Good Morning, Maple

Saturday was the official start of spring, but I don’t expect to see my little maple leafing out anytime soon. It will probably be more than a month before those buds burst.

But I’m hoping I might be able to get a sneak peek at those little guys.

Lots of people bring forsythia into their homes, where the constant warm temperature forces their bright yellow blossoms to open early. I recently learned that it’s possible to do the same thing with the leaf buds of some trees.

I’m not sure whether maple trees can be tricked by spring-seekers like me, but it’s worth a try.

Yesterday morning, I clipped a small branch with four buds off my maple tree, and I’m conducting an experiment. (You all know how much I like experiments.) I placed the branch in a drinking glass full of water and placed it in the window of my office. Let’s see what happens.

Friday, March 19, 2010

Friday Fun: Five Gross and Goofy Body Facts

  • You can blink up to five times a second. But most of the time, you flit your eyelids thirty to sixty times a minute. That adds up to more than ten thousand times a day and more than ten million times a year.
  • You don’t blink while you’re asleep, so dust, sweat, oil, and tears don’t get flicked out of your eyes. They pile up in the corners and mix together to form eye gunk.
  • Like the water slowly dripping out of a leaky faucet, your tear glands are constantly cranking out a fresh supply of tears. Most days, about 1/3 of a teaspoon (1.7 milliliters) of the watery liquid enters each eye. Some of it evaporates. The rest drains into tear ducts, tiny tubes that run between your eyes and nose.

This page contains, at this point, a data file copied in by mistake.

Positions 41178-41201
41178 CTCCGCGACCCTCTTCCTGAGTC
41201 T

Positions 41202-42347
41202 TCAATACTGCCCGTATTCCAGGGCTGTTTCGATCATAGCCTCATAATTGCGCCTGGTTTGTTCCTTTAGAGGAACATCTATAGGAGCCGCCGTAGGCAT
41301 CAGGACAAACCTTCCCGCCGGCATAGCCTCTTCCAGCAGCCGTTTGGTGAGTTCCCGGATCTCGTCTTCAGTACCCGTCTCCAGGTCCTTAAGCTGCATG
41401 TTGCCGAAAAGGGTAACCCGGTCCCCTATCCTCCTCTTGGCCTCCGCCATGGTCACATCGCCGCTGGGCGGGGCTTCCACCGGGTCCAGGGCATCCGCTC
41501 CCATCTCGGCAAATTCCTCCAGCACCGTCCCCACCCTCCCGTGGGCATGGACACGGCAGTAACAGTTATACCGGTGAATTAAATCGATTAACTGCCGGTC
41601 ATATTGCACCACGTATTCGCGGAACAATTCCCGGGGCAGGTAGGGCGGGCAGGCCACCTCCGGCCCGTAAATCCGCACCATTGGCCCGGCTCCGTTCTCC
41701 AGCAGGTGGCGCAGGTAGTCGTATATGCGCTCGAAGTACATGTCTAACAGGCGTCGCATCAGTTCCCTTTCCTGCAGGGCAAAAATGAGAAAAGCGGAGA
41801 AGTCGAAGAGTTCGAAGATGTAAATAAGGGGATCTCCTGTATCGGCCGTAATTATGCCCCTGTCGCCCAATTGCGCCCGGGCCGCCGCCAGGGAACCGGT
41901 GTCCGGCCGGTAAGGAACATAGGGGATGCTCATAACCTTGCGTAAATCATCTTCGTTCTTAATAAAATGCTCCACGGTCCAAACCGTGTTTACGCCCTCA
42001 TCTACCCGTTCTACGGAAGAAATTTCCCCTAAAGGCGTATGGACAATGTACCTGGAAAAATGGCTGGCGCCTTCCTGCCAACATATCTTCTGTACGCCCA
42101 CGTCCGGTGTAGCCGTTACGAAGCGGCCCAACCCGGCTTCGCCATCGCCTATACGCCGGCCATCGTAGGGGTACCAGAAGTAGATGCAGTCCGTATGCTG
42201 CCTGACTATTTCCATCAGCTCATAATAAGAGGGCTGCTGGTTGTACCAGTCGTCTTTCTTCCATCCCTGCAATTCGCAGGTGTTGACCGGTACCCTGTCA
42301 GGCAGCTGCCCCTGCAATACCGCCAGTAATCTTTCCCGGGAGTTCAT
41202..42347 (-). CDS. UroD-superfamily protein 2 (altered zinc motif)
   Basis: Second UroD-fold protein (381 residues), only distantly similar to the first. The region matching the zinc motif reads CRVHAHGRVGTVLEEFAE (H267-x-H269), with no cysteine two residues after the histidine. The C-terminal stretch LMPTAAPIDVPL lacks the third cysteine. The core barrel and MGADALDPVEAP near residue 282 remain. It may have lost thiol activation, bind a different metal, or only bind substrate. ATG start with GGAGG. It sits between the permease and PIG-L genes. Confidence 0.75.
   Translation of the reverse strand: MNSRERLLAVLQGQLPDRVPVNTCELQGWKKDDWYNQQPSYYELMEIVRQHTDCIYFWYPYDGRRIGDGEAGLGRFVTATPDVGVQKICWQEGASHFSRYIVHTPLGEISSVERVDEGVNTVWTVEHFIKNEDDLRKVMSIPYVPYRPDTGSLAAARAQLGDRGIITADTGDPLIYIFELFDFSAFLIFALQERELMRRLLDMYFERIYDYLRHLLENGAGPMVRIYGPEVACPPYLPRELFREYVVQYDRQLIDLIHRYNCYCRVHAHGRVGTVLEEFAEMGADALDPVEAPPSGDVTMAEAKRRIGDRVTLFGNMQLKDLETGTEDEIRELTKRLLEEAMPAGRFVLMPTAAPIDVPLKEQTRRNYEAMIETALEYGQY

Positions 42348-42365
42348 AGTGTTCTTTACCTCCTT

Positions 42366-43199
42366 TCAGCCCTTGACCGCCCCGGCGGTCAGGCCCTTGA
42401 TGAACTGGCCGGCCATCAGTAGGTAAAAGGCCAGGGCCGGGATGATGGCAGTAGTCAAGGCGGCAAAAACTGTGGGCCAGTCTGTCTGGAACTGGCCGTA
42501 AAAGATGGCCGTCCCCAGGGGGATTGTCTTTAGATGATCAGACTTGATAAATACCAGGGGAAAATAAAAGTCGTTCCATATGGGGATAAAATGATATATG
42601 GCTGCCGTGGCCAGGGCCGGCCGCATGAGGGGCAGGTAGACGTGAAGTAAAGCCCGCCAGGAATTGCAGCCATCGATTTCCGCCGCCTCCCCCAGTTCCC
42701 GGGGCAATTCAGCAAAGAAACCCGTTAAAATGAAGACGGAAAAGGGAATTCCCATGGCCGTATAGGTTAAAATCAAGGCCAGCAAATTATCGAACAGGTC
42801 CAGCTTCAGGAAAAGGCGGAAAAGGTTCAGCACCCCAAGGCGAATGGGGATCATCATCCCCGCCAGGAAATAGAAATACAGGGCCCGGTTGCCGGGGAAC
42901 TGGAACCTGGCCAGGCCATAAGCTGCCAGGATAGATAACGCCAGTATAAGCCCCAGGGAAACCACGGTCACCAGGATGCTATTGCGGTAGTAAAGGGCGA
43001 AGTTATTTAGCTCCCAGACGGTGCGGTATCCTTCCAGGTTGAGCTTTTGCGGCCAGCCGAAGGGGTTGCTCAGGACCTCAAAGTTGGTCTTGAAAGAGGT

• Kim Goodman of Chicago, Illinois, can pop her eyeballs almost half an inch (11 millimeters) beyond her eye sockets. Her eyes were measured on the set of the TV show “Guinness World Records: Primetime” on June 13, 1998.
  • Close your eyes and gently rub your eyelids. See those flashes of light? The pressure of your fingertips tricks the light-sensing cells in your eyes. They send messages to your brain that make you see yellowish spots, stars, and circles.
Looking for more Gross & Goofy Body facts? Check out my new book The Eyes Have It: The Secrets of Eyes and Seeing. To find out more about the whole Grosss and Goofy Body series, read this very thorough review from School Library Journal.

Wednesday, March 17, 2010

Behind the Books: Snowballing

In a post last September, I described how the text for Under the Snow came to me in a burst of inspiration after months of being stuck. I was pleased with the result, but I didn’t have any major expectations for the book. Over the years, I’ve become used to being a solid mid-list author.

When the book was named a Junior Library Guild Selection, my publisher thought it was a sign of good things to come, and they tripled the first print run. That made me very nervous.

But as is usually the case, my publisher was right. The book received good reviews and a variety of honors, including a nod from the Charlotte Zoltow Award committee.